Shale Helping Consumers Just in Time for the Holidays
Clean-burning natural gas is putting money back into consumers’ wallets across the nation this holiday season. As a new report by the Boston Consulting Group (BCG) explains, thanks to hydraulic fracturing and the increased supply of natural gas in the market, the average U.S. household is saving between $425 and $725 each year.
And that’s just the beginning: the average American consumer could be saving as much as $1,200 per year by 2020 — savings that amount to a nearly 10 percent boost in U.S. disposable income. According to Justin Rose, a co-author of the study:
“Our research shows that cheap natural gas is already having a bigger impact on family budgets than many Americans think. Those benefits should grow in the years ahead as more of the cost savings from low gas prices are passed along to the end consumer.” (emphasis added)
Michael Zinser, a BCG partner who co-leads the firm’s manufacturing practice, also highlighted that “the benefits of these energy-cost savings could rise significantly over the medium term.”
BCG estimates that 30 to 50 percent of the cost-savings from natural gas use are passed along to consumers. That translates to a three to five percent boost to consumer discretionary spending. Considering that the average U.S. household spends roughly $9,000 a year on energy-related costs, the savings make a tangible impact, especially during the holidays and cold winter months.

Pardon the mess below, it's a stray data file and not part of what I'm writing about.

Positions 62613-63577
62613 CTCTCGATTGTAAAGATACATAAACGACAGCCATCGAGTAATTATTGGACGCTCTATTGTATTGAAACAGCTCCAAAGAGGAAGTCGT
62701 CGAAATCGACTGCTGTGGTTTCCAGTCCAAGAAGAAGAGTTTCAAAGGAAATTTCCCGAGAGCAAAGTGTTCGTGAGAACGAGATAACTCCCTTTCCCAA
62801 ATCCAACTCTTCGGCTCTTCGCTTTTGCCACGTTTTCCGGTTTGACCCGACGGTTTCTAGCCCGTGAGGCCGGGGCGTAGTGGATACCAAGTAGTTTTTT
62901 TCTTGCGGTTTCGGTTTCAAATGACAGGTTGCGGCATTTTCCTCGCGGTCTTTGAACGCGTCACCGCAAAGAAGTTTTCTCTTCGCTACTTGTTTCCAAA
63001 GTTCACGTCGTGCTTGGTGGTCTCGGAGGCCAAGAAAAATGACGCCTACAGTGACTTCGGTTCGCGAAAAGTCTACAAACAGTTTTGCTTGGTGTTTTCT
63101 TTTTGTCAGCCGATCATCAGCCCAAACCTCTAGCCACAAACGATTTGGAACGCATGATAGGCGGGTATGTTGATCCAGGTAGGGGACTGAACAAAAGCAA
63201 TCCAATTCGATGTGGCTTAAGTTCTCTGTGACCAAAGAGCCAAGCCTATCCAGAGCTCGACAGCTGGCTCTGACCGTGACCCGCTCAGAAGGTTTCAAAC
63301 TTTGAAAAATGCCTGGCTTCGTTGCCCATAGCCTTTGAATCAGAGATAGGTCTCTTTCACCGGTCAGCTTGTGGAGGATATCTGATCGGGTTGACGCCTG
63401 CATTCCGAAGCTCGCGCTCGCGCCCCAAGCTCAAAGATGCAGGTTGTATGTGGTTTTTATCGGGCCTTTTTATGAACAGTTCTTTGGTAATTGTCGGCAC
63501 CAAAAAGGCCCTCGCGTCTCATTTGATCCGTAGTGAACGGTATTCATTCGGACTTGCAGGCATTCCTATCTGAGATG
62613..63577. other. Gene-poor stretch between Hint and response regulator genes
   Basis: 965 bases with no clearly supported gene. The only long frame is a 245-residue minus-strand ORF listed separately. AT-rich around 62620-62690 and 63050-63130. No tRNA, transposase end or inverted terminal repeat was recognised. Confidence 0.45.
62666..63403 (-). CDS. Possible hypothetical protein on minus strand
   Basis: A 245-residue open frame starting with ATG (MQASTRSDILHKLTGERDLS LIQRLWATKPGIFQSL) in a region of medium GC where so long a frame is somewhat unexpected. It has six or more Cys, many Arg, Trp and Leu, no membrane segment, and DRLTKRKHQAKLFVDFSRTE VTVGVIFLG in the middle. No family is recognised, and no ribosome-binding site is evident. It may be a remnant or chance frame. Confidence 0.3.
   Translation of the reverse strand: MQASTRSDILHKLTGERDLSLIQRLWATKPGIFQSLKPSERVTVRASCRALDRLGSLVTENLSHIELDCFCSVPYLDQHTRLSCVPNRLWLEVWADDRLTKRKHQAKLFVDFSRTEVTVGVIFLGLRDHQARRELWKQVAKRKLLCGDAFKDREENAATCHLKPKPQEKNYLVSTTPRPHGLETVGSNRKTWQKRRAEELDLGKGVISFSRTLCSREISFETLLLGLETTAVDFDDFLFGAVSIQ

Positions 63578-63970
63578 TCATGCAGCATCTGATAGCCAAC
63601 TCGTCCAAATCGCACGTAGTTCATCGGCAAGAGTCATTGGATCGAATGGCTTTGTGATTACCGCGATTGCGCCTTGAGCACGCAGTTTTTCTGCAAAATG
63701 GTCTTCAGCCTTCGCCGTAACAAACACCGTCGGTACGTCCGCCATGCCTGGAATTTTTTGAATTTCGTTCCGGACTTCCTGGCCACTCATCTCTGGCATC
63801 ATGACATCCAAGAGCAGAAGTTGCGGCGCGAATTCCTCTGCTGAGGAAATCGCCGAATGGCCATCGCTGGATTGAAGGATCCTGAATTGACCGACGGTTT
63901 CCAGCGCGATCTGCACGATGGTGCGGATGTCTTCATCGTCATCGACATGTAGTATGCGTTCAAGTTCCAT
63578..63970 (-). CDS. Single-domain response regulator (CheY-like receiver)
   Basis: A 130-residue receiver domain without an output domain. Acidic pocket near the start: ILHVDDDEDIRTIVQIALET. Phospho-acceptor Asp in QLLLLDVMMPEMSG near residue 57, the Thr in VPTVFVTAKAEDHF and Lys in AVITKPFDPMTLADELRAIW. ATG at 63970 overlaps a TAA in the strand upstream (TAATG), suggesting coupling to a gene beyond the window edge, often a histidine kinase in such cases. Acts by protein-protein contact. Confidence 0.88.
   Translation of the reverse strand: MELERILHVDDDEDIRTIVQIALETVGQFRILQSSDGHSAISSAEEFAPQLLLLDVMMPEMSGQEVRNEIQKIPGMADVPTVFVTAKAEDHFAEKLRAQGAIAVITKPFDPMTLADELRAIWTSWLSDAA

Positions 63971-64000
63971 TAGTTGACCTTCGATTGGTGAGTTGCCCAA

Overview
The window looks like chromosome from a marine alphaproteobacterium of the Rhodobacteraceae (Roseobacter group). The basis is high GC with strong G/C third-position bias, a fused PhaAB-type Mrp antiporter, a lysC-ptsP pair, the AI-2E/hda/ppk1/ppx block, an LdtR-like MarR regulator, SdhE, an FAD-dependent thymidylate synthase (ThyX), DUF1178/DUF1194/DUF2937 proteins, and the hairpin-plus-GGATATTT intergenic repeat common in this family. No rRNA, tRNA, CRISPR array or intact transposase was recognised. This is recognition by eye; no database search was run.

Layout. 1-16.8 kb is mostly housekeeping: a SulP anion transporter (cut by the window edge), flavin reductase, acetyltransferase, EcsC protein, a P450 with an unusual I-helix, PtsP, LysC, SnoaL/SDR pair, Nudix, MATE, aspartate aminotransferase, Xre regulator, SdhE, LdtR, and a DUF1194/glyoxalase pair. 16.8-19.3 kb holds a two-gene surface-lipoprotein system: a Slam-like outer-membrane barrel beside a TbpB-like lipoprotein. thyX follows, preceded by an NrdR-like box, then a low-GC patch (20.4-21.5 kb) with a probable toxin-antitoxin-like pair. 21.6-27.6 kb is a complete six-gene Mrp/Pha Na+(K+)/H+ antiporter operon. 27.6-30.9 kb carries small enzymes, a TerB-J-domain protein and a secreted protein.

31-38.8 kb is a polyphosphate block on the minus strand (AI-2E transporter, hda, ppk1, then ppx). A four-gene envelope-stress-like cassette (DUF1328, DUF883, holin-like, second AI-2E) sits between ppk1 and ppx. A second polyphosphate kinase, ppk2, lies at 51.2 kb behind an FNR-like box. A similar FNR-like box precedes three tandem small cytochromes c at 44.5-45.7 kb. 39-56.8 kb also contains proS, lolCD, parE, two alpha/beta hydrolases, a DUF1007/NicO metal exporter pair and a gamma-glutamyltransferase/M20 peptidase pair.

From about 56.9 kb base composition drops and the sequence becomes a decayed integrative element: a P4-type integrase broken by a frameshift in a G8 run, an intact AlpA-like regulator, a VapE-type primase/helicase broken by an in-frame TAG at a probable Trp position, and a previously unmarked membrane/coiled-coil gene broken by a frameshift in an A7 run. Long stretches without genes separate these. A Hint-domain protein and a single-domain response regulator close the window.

Just take Pennsylvania – home of one of the most productive shale plays in the United States – where residents are experiencing record-low utility bills. As the Times Tribune reports:
“Those who heat their homes with natural gas will continue to enjoy low prices thanks to production of shale gas, like the Marcellus Shale that underlies much of Pennsylvania. Natural gas prices will be down 11 percent from last winter and is down 19 percent from winter 2008-2009, Dr. Felmy said, citing information from the federal Energy Information Administration. The typical household heating with natural gas will pay an average of $669 this season.” (emphasis added)
BCG’s conclusions join a catalog of studies that find American consumers are benefiting from natural gas. Look no further than the IHS CERA report from September of this year, which found that shale development has already increased average household incomes by roughly $1,200, due mostly to the lower energy costs made possibly by abundant natural gas.
Further, Mercator Energy recently reported that low-income Americans last year saved approximately $10 billion, or about three times the value of the federal Low Income Home Energy Assistance Program (LIHEAP). Once again, that was due directly to the current shale boom.
Communities surrounding shale plays are also experiencing enormous influxes of local tax revenue, as well as massive new industry investment. In Carroll County, Ohio, the county’s sales tax generated an additional $1 million in 2012 and is on pace for another increase of $500,000 by the end of 2013.
Needless to say, with an extra $425 to $725 in our pockets this year, natural gas production has certainly given us another reason to celebrate.